Two more days (Thursday and Friday) of warmth before a storm moves in Friday night and Saturday. Light snow accumulations (3-6″) expected to soften up your turns on Saturday. More chances for snow next week.
Not much change in the forecast… This storm is bringing lots of rain to central California and a good amount of snow to the Sierra. Believe it or not, their mountains may get 2 feet of snow, but that’s still a raw deal when you consider some areas of the coastal range and central valley will get 5+” of liquid. If this storm weren’t splitting and sliding south, it would have more perpendicular flow to the mountains and generate more lift and the mountains of California would see a truly epic event.
As for us in Utah, the storm will be well and truly split by the time it gets here. We will be left with the scraps. Still, the mountains should see snow develop Friday night and continue into Saturday morning. Looks like 3-6″ with perhaps a bit more in a few areas. Most of the storm will feature a southerly flow — expect the southern slopes of the Uintas should do well. Saturday should be a good day to at least rip a few inches of powder on the trails, but I suspect you’ll hit crust if you venture off piste.
We clear out on Sunday with cooler temps (snow-making possible). The next system moves into California on Tuesday and reaches us Tuesday night into Wednesday. This storm is also likely to split as it encounters high pressure over the intermountain west. Models continue to bounce around between bringing us nothing to bringing us an ok little storm. Right now I’d guess we’ll end up with another 3-6″ but that is certainly subject to change.
Another storm (again splitting) looks likely for about Saturday, the 20th. But details this far out are vague. At this time it does not look overly strong either.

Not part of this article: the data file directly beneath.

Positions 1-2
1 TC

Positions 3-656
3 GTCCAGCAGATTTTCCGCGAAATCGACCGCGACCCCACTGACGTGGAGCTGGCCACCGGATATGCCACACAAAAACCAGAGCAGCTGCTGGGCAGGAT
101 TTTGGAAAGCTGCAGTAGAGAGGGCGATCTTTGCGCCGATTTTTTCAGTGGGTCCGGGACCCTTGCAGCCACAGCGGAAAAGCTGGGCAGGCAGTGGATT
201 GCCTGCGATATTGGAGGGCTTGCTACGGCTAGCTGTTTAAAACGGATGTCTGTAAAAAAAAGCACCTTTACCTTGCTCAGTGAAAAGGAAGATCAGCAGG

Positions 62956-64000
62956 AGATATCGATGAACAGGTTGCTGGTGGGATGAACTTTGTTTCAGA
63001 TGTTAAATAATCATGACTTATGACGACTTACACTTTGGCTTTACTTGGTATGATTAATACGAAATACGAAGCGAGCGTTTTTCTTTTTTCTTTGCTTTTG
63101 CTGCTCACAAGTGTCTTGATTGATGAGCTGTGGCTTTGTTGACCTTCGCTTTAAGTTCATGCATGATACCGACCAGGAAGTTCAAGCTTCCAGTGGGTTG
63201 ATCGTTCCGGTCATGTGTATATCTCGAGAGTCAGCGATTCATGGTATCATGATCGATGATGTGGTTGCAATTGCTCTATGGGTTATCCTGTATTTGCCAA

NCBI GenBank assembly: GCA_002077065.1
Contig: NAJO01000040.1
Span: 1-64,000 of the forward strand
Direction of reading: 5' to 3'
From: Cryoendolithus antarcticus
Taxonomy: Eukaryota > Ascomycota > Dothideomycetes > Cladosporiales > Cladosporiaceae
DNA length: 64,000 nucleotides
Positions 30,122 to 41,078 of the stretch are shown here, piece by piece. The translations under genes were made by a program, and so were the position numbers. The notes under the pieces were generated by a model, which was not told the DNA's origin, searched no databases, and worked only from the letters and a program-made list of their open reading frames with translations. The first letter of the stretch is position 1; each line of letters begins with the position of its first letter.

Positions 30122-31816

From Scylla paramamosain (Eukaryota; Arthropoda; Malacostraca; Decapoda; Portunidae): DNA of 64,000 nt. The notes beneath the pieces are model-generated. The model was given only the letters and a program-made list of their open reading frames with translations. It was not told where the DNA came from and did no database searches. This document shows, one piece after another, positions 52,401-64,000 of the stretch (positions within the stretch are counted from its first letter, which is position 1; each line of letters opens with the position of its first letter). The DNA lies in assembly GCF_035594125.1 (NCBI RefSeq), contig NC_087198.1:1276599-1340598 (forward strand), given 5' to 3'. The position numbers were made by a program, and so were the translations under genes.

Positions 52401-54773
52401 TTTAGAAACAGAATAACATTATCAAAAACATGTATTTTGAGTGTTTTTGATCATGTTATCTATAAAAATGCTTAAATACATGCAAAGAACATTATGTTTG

We are in this splitting pattern right now so storms have a difficult time maintaining strength as they move inland. The upside is that at least the pattern is active so we have the opportunity for storms to do better against the ridge than forecasted. And perhaps eventually we can break down the high pressure ridge, although I don’t see that happening soon.
I have been getting a lot of questions regarding whether people should cancel trips to Utah due to our recent dry weather. Right now, most resorts are operating the majority of their lifts with plenty of open trails. If off-piste skiing is your thing, then yes, currently early season conditions exist and you’ll have to be careful. But if your trip is not until January/February/March, then you’ll have nothing to worry about. Our base continues to grow steadily all the way until it peaks in mid-April. It’s not like the east coast where the base can melt out from under you if you’re not getting snow. Just one or two more storms will go a long way to covering up remaining obstacles. Hopefully that puts your mind at ease.